How to Truly Live
“Look, I did it…and that means you can too!”
There’s a bittersweet feeling that comes at the end of a great story. Reading, “Meet Marie Ludwick: Squeezing Through Knotholes”, left me wishing that I had known her personally. It is truly remarkable how generously and poignantly she combined her life’s story with the history of her era for the benefit of her loved ones. The world she grew up in is very different than the world her grandchildren know, including the major events of her lifetime added a compelling context to her extraordinary life.
Through all of her days, Marie was a teacher, mentor, and the best kind of cheerleader. She was a woman who very actively and passionately facilitated and supported the growth and healing of others. She exemplified the potential to turn ones challenges into assets. As one of her close friends explained:
“Marie often talked about her “addictive personality” and her potential to abuse many substances. The passion she had for Weight Watchers, AA and the Wayside House were ways to channel her addictive personality into healthy outlets.”
As I reflect on the power of her example and speak with women whose lives she profoundly affected; I see that her story lives on and her legacy endures. Above all, I am struck by how clear it is that Marie lived fully and passionately as relatively few of us ever do. As her family noted at the close of her story:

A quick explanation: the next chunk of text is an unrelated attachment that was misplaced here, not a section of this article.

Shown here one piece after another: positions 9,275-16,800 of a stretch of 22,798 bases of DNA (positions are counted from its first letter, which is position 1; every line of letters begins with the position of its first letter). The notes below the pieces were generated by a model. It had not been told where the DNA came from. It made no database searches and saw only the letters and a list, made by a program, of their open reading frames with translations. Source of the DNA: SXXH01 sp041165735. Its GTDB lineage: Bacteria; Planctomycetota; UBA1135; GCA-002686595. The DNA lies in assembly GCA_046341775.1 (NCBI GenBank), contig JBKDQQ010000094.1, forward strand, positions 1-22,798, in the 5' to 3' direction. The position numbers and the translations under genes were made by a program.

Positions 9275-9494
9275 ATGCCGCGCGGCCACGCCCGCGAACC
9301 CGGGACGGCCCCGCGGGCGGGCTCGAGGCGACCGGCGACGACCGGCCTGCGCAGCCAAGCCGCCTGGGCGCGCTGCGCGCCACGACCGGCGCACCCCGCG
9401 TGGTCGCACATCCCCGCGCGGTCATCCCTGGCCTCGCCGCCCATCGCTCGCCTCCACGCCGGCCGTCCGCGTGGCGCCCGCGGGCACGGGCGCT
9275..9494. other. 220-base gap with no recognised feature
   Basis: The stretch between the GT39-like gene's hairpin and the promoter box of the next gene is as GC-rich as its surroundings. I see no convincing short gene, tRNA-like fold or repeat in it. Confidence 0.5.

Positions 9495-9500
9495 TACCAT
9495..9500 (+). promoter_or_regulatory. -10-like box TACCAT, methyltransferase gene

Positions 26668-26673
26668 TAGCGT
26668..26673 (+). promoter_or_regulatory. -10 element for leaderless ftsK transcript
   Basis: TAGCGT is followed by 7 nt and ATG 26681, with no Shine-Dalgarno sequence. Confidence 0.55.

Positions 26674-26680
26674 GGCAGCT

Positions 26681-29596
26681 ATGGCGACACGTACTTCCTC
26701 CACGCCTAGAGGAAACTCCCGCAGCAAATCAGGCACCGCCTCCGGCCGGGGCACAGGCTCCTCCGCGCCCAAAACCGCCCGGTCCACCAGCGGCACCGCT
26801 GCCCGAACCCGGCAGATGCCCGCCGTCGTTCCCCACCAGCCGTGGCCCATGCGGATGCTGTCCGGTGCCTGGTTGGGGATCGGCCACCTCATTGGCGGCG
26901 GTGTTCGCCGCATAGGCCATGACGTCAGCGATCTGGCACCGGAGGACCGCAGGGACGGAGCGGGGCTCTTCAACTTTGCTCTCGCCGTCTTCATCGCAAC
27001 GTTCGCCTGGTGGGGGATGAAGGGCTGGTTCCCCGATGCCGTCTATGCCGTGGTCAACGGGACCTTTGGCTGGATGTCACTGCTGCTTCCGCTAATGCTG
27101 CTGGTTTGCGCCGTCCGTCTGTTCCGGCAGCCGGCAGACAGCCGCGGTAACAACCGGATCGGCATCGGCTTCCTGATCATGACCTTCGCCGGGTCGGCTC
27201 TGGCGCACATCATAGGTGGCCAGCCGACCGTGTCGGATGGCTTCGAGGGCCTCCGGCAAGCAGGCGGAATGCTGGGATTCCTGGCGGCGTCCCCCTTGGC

“She lived every moment and devoted herself to enriching others.”
Rarely does one encounter the combination of such a powerful individual who also possesses great humility. Marie understood and embodied the spiritual axiom that there is unlimited potential for joy in being of service to those who struggle with hardships. Her calling and her presence affected countless people and her choice to believe in what was possible inspired growth individually and organizationally.
Given her faith, it is fitting that her life’s work was in gaining through loss. In her memoirs, Marie references the writing of Richard Seaman :
“A knot hole moment is when you’re being squeezed through something so tight, so intense, that it becomes a defining, pivotal paradigm shift – shifting your life trajectory into a whole new cosmos. What is most interesting about the knot hole is what you’ve got to leave behind in order to move through it.”
Marie moved through a plethora of difficult and stressful transitions. She overcame challenges, fears, and compulsions. She struggled with substances and triumphed. She took risks and made bold moves occupationally and personally. In so doing, she allowed God to work through her to create new opportunities and possibilities.
Marie’s love for family and close friends is obvious in her writing. Her photos and stories of those she held most dear perfectly reflect her values.
Marie sought to connect and inspire. May each of us live so well as to emulate her example and may we honor her by serving powerfully and humbly.
“There is no more worthwhile thing that one can do than to be of service to others. You are engaged daily in the very important service of helping to find a better quality of Life.” – Marie Ludwick
For those who would like to honor or memorialize Marie with a donation, her friends have asked that you consider supporting the mission of the Bangor Area Recovery Network, a grass roots, community based center that supports all roads to recovery.